As I’ve said for many, many years, the inspiration, tenacity and toil that go into winning any Oscar will always warrant honor and admiration, but it’s not the win-or-lose aspects of the Oscar race but the award-season arguments that provide the real pleasure and uplift. Community-wise, I mean. Because these arguments serve as a kind of communal therapy session or Socratic dialogue about who and what we are — as individuals, as a culture — and why. It was certainly a form of self-expression to say that you were a fan of The King’s Speech or even to predict in a wink-winking Dave Karger sort of way that it would win the Best Picture Oscar. If you went for The Kings Speech you were with the Soviets in an August 1968 kind of way, and if you stood with The Social Network guys you were more of a Prague Spring kind of guy.

So with award season about to commence with the start of the Telluride Film Festival six days hence, what will this year’s arguments be about?

In the case of Steve McQueen‘s 12 Years A Slave, there will be those who will jump all over anyone with the impudence to suggest that a movie that says “slavery was a terrible and horrific thing” is beating a moralistic and sociological dead horse. If this more or less comes to pass (i.e., Django Unchained without the revenge or the attitude) and I respond with ho-hums or general disinterest, I will almost certainly get beaten up by the p.c. bullies (i.e., Kenny and the rest) for being insensitive.

There will be dissatisfaction and condemnation, rest assured, if any noteworthy critic backhands J.C. Chandor‘s All Is Lost because it’s almost entirely dialogue-free, and there will certainly be hand-wringing and hair-pulling if the general public doesn’t respond with appropriate enthusiasm when it opens. I personally can’t wait to take Joe and Jane Popcorn to task if this happens — I’m literally salivating over the prospect — although I would much prefer if they would just simply go to see it. There’s no way to put this film down once you submit to it. The challenge will be getting the lowbrows to see it theatrically. Because as Awards Daily‘s Sasha Stone recently said, All Is Lost is the kind of film that requires the kind of devout concentration that is almost inconceivable if you’re watching it at home with your flip-flop-wearing, backward-baseball-cap-wearing, chili-dog-eating homies.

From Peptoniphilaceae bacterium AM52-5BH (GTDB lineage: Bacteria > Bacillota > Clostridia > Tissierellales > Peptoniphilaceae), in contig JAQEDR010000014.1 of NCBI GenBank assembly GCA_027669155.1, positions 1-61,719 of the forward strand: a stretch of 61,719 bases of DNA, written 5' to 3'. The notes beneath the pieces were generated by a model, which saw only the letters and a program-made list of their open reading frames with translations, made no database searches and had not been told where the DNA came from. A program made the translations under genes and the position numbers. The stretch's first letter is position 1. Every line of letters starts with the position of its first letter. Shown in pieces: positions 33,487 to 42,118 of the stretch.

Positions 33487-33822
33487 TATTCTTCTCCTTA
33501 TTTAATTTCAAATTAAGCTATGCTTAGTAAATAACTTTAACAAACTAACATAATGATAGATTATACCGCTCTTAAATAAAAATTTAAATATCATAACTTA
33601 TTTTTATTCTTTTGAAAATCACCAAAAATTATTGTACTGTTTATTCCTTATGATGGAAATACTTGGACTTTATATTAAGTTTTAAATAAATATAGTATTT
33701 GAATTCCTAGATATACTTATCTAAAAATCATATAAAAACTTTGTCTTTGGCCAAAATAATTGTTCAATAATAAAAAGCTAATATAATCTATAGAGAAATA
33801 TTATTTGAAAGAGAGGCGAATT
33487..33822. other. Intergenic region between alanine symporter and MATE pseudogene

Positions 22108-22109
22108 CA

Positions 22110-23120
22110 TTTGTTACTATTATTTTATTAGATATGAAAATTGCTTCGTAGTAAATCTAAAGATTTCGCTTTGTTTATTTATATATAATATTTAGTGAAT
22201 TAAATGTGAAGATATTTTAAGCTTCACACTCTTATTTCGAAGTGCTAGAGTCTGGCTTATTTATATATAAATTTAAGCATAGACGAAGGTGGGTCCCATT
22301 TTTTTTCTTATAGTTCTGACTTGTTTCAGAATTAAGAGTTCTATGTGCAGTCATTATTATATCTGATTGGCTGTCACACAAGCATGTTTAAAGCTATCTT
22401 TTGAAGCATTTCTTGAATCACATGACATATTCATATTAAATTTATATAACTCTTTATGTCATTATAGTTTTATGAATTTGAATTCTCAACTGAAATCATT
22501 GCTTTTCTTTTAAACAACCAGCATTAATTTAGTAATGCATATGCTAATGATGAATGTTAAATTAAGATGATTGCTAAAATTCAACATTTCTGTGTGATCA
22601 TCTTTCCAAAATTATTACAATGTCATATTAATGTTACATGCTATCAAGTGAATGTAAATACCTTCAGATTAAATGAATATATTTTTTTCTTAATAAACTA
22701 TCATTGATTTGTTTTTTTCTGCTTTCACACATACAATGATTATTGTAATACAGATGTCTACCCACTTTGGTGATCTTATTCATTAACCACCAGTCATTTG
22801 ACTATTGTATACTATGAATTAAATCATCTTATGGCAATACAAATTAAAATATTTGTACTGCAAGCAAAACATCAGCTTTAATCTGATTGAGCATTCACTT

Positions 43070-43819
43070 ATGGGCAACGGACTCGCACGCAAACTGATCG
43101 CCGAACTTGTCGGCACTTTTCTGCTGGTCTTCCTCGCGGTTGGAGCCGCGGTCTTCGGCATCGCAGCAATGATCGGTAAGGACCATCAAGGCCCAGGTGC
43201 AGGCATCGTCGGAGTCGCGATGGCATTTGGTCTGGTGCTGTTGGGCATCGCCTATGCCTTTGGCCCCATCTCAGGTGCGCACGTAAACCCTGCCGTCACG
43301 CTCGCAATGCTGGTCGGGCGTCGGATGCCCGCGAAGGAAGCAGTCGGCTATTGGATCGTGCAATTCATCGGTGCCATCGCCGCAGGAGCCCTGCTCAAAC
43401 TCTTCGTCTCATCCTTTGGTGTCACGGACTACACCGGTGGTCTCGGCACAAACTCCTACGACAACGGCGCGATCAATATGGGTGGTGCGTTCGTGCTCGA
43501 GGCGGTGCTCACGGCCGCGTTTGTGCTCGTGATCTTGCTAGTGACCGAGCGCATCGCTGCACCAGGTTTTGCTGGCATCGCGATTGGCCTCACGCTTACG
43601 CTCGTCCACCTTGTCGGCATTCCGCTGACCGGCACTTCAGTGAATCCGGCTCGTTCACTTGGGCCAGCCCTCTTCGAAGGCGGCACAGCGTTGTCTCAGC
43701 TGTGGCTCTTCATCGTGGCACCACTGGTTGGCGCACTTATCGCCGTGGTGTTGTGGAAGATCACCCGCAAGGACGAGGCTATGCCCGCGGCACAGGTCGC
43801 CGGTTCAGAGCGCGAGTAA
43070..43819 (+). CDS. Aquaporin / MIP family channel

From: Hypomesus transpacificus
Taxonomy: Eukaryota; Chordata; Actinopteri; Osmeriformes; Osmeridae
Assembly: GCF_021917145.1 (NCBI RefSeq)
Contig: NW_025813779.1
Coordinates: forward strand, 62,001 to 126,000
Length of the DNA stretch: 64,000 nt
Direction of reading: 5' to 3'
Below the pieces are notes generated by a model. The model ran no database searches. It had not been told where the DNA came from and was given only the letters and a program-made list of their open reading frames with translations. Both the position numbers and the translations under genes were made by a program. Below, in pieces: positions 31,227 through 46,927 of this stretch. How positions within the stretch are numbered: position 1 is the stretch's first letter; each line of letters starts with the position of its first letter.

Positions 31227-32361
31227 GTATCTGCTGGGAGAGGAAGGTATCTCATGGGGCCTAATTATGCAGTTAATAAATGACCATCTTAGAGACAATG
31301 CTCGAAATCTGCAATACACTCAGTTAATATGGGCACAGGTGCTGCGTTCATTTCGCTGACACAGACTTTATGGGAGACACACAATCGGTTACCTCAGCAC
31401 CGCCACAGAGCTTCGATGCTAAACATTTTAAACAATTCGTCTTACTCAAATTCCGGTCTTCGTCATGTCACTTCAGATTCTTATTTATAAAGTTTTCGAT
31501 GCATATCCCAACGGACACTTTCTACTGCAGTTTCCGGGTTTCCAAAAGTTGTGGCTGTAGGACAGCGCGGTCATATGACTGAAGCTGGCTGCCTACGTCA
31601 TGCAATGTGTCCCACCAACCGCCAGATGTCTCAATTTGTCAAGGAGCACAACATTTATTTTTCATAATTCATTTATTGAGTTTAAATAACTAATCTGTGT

There will be kvetching aplently if the Academy fails to show appropriate respect to Joel and Ethan Coen‘s Inside Llewyn Davis by way of nominations.

And we’ve only just begun to ask if a billionaire mega-mogul who dabbles in screen acting every decade or so really deserves to be Oscar-nominated just because she delivered a good performance.

There will be arguments galore having to do with some aspect or aspects (trust me) of American Hustle, August: Osage County, Wolf of Wall Street, Captain Phillips, Saving Mr. Banks, Her, Monuments Men, The Secret Life of Walter Mitty, Foxcatcher and Labor Day. Plus all kinds of side-tangent disputes. And at the end of this exercise we’ll all have a more complete idea of what and what we are and stand for in the year of our Lord 2013. In the case of some this will amount to something other than just the earning of revenue.

“The arguing part is the HE calling,” I wrote three and a half years ago. “This is the task. I am swallowed by it as surely as Gregory Peck was by his great 1956 obsession. Is Ahab Ahab? Is it I, God, or who that lifts this arm? I play these games because I must or should or need to. For if the great sun moves not of itself but as an errand boy in heaven, how then can this one small brain think thoughts unless God does that beating, does that thinking, does that living, and not I?”